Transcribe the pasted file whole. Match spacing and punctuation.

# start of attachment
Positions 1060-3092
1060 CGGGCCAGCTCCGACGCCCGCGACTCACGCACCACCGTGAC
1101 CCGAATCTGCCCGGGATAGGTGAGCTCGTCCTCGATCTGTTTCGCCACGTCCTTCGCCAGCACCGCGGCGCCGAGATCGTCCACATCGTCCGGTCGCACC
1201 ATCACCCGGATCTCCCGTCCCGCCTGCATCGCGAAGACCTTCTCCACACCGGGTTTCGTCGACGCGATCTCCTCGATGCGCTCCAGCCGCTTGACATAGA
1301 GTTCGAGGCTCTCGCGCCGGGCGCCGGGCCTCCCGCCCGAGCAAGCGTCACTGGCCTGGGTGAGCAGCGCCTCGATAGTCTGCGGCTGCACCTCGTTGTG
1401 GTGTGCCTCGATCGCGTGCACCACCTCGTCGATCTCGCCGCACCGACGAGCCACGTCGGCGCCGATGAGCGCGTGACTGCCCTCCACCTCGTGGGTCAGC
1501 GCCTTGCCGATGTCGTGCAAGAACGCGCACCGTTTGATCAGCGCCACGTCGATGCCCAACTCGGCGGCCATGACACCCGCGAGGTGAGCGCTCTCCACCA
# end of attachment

Positions 1060-3092
1060 CGGGCCAGCTCCGACGCCCGCGACTCACGCACCACCGTGAC
1101 CCGAATCTGCCCGGGATAGGTGAGCTCGTCCTCGATCTGTTTCGCCACGTCCTTCGCCAGCACCGCGGCGCCGAGATCGTCCACATCGTCCGGTCGCACC
1201 ATCACCCGGATCTCCCGTCCCGCCTGCATCGCGAAGACCTTCTCCACACCGGGTTTCGTCGACGCGATCTCCTCGATGCGCTCCAGCCGCTTGACATAGA
1301 GTTCGAGGCTCTCGCGCCGGGCGCCGGGCCTCCCGCCCGAGCAAGCGTCACTGGCCTGGGTGAGCAGCGCCTCGATAGTCTGCGGCTGCACCTCGTTGTG
1401 GTGTGCCTCGATCGCGTGCACCACCTCGTCGATCTCGCCGCACCGACGAGCCACGTCGGCGCCGATGAGCGCGTGACTGCCCTCCACCTCGTGGGTCAGC
1501 GCCTTGCCGATGTCGTGCAAGAACGCGCACCGTTTGATCAGCGCCACGTCGATGCCCAACTCGGCGGCCATGACACCCGCGAGGTGAGCGCTCTCCACCA